If the deceased had adopted children, submit copies of the adoption papers or adoption decree. These are needed to prove the parent-child relationship if the adopted children are applying for benefits.
Military Discharge Papers
If applicable, discharge papers for deceased military veterans should be provided. This helps expedite claims for any military and Social Security benefits the surviving family may be eligible for.
Bank Account Information
To claim any Social Security benefits owed to the deceased as a one-time death payment, bank account information for the next of kin or estate will need to be submitted. An voided check, deposit slip, account statement, or bank letter with routing and account numbers is acceptable.
W-2s or Tax Returns
If the deceased was working recently before their death, providing copies of W-2 wage statements or tax returns may help Social Security calculate any final benefits owed.
Power of Attorney
If you are reporting the death on behalf of the deceased’s family, submit a Power of Attorney document or other legal paperwork demonstrating your authority to act on their behalf. This proves to Social Security you have been designated to handle the affairs.
If the deceased had a will that has been submitted for probate, provide a copy of the will and any probate court filings. This establishes who has legal authority over the distribution of assets, including any Social Security benefits.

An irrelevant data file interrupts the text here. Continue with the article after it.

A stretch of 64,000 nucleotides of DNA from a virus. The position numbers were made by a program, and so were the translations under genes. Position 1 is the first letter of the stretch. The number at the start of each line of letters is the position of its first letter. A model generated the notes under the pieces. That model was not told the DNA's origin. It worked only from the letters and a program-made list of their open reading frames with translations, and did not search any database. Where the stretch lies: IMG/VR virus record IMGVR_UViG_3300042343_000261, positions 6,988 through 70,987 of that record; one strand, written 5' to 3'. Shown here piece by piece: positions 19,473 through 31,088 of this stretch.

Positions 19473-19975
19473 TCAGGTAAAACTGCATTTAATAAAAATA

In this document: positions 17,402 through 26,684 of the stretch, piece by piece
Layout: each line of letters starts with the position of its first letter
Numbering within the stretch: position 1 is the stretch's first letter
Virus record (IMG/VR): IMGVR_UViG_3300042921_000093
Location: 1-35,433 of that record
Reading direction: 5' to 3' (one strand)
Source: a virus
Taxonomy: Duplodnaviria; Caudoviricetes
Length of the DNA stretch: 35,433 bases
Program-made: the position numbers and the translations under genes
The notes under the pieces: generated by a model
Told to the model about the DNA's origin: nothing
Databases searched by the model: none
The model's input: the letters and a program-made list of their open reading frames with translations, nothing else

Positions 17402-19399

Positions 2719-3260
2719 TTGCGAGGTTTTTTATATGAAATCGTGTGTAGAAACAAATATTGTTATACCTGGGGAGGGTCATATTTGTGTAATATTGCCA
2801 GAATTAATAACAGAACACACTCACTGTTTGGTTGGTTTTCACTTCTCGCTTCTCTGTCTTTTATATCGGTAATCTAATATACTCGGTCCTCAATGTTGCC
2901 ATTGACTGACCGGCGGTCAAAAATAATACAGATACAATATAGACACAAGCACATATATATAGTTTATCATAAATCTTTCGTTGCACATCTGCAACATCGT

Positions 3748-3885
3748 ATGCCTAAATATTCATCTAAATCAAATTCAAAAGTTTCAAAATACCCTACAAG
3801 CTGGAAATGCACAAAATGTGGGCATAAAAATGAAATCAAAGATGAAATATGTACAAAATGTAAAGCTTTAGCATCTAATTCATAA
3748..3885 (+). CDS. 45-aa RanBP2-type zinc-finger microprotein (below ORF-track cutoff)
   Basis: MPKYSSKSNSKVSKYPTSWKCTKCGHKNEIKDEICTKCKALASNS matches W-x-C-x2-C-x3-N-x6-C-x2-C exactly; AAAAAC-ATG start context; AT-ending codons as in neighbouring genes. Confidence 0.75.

If a minor child is applying for survivor’s benefits, the guardian will need to supply guardianship paperwork issued by a court. This proves their custody of the child and responsibility for managing benefits.
Personal Representative Papers
Some states may require naming a personal representative to settle the deceased’s estate. If applicable, submit documentation proving your appointment as personal representative. This could include paperwork issued by a probate court.
If any assets are held in a trust, provide a copy of the trust document and any amendments. This clarifies who the trustees and beneficiaries are that may be impacted by Social Security benefits.
Nursing Home Records
If the deceased was residing in a nursing home or assisted living facility prior to their death, providing billing or admission records may help determine eligibility for certain Social Security benefits if the stay was prolonged.
Funeral Home Receipts
Itemized funeral home invoices can be used as proof of expenses by any family members applying for the lump-sum death benefit Social Security provides in some cases.